Monday, June 11, 2012


This post has been edited on August 24, 2012.
I'll be blunt. I am at a point where I love Guinevere and Gwendolen so much, as individual names, that if I have to see Gwen as a nickname for Guinevere one more time, I'll scream. I understand that Guin and Gwen share the same root, but the spelling for each nickname is so different, and Guin is pronounced gwin, and Gwen, obviously gwen. It's not Gwenivere, thanks, and no better than smushes. Gwendolyn is barely tolerable, in my opinion. On another note, Gwenna is pretty interesting, as is Gwendoline.


  1. I like Gwen just as she is, and I suppose when it comes to Guinevere, people are just looking for nicknames because it is a long name. To be fair, Guinevere does derive from the Welsh root gwen, which means fair.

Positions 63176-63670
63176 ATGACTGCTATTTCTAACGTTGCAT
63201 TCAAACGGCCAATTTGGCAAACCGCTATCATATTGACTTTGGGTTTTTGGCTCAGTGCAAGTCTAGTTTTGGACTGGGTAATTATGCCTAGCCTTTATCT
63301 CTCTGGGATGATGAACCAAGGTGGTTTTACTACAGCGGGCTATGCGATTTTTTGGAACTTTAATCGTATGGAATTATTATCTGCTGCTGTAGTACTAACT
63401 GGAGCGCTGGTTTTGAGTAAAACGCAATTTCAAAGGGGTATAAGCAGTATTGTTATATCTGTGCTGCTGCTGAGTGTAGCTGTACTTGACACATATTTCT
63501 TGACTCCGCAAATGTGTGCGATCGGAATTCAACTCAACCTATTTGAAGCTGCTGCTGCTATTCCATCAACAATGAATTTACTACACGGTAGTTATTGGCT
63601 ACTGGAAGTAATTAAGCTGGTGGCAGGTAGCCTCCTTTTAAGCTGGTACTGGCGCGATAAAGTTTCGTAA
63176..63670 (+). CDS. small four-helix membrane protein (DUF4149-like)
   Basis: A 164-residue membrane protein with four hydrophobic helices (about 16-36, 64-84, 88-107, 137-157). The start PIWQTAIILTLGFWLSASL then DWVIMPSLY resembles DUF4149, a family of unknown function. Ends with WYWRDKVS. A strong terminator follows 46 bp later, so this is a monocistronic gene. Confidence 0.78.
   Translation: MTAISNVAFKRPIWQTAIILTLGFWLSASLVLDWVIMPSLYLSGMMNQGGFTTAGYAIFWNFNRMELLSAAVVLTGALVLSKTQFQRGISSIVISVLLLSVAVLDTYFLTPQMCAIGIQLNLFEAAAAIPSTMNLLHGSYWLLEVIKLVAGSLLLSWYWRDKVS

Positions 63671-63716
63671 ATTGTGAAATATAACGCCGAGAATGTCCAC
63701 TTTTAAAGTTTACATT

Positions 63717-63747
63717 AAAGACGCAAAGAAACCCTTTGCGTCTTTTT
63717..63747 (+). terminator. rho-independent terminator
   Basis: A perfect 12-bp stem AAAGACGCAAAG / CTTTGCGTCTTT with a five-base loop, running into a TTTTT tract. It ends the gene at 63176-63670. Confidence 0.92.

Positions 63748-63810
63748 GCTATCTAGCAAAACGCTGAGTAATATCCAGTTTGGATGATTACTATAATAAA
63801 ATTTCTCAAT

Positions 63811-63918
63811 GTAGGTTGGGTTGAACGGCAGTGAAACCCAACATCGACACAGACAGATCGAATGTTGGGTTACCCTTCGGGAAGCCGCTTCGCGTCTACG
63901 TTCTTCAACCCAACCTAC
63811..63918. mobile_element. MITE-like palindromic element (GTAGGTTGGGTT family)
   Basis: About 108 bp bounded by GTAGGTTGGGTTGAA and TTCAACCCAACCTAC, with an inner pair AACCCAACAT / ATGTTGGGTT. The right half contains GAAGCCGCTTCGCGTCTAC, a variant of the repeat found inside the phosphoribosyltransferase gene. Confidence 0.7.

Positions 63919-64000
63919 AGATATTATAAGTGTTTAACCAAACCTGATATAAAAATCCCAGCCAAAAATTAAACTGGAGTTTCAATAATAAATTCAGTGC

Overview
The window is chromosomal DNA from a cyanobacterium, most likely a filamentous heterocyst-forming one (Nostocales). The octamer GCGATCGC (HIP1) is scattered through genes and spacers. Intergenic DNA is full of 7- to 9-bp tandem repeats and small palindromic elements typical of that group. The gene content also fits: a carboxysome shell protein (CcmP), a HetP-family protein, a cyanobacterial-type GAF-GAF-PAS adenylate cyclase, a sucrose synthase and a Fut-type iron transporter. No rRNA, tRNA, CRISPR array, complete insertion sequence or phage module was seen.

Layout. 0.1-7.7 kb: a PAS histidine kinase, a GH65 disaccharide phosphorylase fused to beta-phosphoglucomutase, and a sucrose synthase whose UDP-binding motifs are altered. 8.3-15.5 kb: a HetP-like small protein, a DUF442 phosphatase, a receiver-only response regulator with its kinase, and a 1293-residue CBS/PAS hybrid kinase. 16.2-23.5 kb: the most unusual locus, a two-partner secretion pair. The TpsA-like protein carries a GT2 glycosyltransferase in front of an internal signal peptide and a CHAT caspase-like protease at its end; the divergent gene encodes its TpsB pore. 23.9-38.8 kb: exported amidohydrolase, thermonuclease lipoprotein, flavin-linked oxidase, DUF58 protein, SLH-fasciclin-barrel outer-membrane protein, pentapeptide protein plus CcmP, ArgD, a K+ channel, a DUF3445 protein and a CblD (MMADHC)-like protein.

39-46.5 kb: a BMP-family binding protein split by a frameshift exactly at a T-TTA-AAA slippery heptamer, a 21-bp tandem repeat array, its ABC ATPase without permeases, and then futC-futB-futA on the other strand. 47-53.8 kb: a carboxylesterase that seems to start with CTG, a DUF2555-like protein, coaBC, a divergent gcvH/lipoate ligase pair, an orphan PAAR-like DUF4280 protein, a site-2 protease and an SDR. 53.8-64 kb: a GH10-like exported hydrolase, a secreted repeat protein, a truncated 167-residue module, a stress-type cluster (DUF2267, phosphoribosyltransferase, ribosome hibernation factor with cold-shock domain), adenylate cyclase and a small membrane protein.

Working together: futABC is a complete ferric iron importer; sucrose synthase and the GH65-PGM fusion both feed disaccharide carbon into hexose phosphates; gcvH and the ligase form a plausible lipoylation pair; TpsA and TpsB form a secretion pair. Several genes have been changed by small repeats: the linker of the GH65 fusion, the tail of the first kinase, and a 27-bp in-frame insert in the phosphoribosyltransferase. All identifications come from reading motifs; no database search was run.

1. I don't know, Guinevere is a long name which needs a nickname (especially if you don't like straight-up Guin), but to me that would be similar to calling a Jennifer a Gwen, or a Marjorie by Madge instead of Marjie. Same root but deserving of different nicknames. In the case of Gwen and Guinevere, only the first syllable shares meaning, and they are two very separate names, in fact with their own queens to back each up. But I was also assuming that the majority did not know the root of Gwen and Guinevere, and were just mispronouncing Guinevere. My husband says Gwen-ivere, which is what led me to writing this post, as well as seeing it on the message boards too often. Anyways, I agree with you that Gwen on its own is quite nice. Sorry for the rant, I've just become so defensive of a few names. Capri, for example.